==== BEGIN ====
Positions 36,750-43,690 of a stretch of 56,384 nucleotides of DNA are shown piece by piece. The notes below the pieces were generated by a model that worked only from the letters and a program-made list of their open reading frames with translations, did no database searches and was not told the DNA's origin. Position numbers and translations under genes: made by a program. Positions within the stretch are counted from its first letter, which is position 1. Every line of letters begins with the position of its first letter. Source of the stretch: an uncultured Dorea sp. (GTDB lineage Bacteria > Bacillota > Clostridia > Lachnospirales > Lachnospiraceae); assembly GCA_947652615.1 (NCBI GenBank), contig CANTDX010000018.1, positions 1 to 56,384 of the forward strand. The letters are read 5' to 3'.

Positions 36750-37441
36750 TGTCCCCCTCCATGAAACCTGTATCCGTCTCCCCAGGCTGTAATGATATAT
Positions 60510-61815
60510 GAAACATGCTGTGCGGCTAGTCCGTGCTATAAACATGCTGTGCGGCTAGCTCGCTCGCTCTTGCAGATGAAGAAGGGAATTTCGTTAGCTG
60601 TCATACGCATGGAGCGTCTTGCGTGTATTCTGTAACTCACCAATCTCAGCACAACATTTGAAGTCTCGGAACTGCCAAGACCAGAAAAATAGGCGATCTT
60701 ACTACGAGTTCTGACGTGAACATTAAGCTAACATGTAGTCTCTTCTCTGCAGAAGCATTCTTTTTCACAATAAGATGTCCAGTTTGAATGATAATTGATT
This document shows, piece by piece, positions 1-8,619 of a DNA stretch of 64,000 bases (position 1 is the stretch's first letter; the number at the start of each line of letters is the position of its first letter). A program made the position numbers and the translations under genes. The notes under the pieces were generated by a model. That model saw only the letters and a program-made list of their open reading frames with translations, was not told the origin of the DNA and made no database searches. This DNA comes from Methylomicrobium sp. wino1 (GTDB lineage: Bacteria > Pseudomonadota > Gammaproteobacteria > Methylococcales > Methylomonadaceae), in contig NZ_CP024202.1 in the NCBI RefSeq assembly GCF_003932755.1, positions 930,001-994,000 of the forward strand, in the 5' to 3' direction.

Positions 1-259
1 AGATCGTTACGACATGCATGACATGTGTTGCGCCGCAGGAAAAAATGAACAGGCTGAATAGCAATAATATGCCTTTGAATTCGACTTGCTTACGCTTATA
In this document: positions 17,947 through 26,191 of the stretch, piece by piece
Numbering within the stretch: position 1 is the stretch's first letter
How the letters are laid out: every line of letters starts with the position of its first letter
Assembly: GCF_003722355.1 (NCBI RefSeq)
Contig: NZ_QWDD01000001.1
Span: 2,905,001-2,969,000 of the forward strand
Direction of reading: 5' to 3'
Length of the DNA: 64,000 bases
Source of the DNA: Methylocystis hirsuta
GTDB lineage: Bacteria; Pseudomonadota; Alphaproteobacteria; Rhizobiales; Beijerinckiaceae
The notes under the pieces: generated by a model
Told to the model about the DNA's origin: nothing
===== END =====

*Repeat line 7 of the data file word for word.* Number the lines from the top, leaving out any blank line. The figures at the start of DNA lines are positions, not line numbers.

60701 ACTACGAGTTCTGACGTGAACATTAAGCTAACATGTAGTCTCTTCTCTGCAGAAGCATTCTTTTTCACAATAAGATGTCCAGTTTGAATGATAATTGATT